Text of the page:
cost-effective manner.
Andre Ivanov, an expert in integrated
microelectronics engineering (IME) is
helping to relieve that pressure by developing IME test tools and techniques that will
save chip manufacturers time and money.
Ivanov, a CICSR member and associate
professor of Electrical and Computer
Engineering, develops special circuits and
CAD tools that verify digital, analog and
mixed-signal circuits. His most recent work
focuses on new testing techniques such as
built-in self-test (BIST) and its use in
emerging system-on-a-chip (SOC)
Microchip manufacturing is an imperfect process, and random defects are a
reality. Testing is a vital step in the manufacturing process as it detect faults; but the
automatic testing equipment (ATE) that
manufacturers use to test chips is very
expensive to buy and run. And since chip
designs change so quickly, manufacturers
struggle to keep testing technology abreast
of microchip development while amortizing
their current ATE investment.
"It's a losing battle," says Ivanov. "Testers
are required to verify and test state-of-the-
art circuits—but how can they keep ahead
of state-of-the-art when the testers are built
from the same technology? It's a moving
"And it doesn't make sense for testing to
be more expensive than design and manufacture," adds Ivanov, a past ASI fellow.
This frustration was the impetus for
BIST. Over the years, researchers have
mulled over the possibility of self-testing
circuits that would eliminate the bottleneck
and expense of ATE testing.
But chip designers, until recently, could
not afford to allocate any circuitry on their
chips to a BIST function. With transistors
now numbering in the millions on a single
chip, BIST functionality is today a practical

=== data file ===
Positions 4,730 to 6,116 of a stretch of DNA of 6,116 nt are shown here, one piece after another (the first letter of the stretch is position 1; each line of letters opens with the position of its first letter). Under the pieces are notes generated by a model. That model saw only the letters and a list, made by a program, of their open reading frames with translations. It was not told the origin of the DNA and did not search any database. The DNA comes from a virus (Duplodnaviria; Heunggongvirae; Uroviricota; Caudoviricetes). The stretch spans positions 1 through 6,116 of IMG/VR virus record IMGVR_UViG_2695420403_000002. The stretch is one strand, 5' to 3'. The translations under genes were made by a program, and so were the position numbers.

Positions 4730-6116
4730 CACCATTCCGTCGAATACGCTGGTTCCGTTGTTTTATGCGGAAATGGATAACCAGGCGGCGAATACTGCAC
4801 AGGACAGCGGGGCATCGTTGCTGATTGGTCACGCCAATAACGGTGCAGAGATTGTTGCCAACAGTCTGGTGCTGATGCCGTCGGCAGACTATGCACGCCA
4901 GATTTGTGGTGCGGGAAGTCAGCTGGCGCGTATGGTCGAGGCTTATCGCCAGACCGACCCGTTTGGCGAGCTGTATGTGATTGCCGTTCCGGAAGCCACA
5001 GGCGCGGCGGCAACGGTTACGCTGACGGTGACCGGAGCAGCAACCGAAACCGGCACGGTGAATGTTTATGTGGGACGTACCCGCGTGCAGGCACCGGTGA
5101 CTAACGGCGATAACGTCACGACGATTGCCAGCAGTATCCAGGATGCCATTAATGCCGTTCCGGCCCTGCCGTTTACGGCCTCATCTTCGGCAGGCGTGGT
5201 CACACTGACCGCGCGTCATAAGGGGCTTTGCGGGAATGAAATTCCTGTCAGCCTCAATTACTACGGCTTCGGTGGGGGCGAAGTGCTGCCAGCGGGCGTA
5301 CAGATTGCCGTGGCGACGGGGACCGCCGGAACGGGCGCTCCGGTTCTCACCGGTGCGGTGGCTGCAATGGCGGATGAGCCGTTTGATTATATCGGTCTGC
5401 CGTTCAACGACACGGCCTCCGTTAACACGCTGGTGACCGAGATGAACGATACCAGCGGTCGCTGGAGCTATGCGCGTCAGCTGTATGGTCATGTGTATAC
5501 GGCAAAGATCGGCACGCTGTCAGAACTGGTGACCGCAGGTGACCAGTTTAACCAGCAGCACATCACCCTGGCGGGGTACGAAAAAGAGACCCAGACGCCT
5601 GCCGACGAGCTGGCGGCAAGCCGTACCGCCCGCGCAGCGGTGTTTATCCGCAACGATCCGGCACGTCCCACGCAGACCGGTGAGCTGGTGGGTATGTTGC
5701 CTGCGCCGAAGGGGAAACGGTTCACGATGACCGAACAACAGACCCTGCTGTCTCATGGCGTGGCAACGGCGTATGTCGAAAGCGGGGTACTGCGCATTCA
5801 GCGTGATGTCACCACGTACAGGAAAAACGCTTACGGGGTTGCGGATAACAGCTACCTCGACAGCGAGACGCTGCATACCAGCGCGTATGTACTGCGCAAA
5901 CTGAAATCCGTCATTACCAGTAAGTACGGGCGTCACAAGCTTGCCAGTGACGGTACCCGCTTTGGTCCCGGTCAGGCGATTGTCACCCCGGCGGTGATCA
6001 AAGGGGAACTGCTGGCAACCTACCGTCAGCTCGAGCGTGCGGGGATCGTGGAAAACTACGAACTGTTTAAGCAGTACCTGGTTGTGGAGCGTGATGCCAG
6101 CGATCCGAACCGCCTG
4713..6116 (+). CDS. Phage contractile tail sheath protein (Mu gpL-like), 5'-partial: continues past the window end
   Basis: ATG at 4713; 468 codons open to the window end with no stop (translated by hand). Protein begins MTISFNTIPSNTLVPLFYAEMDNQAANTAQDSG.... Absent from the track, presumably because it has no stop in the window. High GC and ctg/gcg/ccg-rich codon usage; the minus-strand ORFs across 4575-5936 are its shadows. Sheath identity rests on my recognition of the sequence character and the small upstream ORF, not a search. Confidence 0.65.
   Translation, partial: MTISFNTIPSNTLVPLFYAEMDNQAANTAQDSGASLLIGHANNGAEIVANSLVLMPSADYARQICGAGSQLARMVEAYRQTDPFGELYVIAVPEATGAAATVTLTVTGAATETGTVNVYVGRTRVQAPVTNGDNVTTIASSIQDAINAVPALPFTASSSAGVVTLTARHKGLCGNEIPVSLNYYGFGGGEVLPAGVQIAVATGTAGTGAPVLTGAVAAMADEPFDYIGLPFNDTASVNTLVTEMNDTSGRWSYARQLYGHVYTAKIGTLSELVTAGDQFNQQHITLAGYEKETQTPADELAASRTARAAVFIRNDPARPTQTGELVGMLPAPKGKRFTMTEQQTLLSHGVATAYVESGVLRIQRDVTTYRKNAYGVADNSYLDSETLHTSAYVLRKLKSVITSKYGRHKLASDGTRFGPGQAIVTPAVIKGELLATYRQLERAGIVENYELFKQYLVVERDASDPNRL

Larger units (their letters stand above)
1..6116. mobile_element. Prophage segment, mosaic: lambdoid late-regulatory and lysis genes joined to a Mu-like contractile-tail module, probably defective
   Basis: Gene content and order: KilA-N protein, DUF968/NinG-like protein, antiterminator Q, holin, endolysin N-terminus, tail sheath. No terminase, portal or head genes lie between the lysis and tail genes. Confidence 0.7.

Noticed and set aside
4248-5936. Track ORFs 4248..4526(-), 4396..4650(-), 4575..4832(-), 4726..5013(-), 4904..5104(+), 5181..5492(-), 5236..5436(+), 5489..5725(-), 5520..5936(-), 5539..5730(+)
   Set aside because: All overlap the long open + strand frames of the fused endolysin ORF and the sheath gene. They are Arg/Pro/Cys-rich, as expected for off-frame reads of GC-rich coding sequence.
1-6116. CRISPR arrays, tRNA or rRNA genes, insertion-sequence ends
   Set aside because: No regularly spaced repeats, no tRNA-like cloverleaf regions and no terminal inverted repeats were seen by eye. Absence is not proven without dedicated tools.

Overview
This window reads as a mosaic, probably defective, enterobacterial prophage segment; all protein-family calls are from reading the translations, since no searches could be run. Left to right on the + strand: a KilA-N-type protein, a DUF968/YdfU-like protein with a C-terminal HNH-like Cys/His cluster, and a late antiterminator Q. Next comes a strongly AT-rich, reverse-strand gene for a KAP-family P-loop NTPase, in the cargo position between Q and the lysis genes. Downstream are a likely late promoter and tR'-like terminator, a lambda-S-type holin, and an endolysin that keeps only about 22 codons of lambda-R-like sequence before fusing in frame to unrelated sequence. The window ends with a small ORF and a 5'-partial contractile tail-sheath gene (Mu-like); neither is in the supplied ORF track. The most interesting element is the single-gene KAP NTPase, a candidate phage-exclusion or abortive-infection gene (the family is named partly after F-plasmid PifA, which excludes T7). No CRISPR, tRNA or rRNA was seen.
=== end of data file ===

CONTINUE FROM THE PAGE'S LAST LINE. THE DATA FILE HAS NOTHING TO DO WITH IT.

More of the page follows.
State-of-the-art testing
"A big advantage is that BIST allows for
state-of-the-art testing," explains Ivanov.
"By having the technology test itself, the
testing keeps pace with the latest developments in chip design."
This includes system-on-a-chip (SOC)
technology, another focus of Ivanov's work.
SOCs are portable miniature systems that
fit on a single microchip. SOC applications
run the gamut from household appliances
to life-critical, in-body devices such as
pacemakers or micropumps that regulate
in-body medicine delivery.
"SOC is the enabling technology for
tomorrow's systems," says Ivanov. "But how
do you figure out what's wrong with a
miniaturized microelectronic or
micromechanical system? You can't reverse
engineer or diagnose it. That's why self-test
and monitoring are so important."
Ivanov is currently developing a BIST
circuit that will monitor the power supply
for portable low-power devices.
"There's a demand for low-power
electronic gadgets with more and more
features," explains Ivanov. "But battery
capacity has not kept pace with the
evolution in electronics."
The BIST chip is designed to optimize
battery power and detect faults on- and offline. Ivanov hopes the chip will make
electronic devices more reliable and sees it
as having particular utility in life-critical
applications, such as pacemakers, where
power supply monitoring is vital.
New areas of development
To Ivanov, BIST and SOC promise to
open new areas of microelectronics development. A chip in an automobile, for
example, could test itself and communicate
the resulting diagnostics to the manufacturer. Self-diagnosis could lead to self-
repair, an innovation that Ivanov believes
would usher in an era of ultra-reliable
microelectronics-based systems.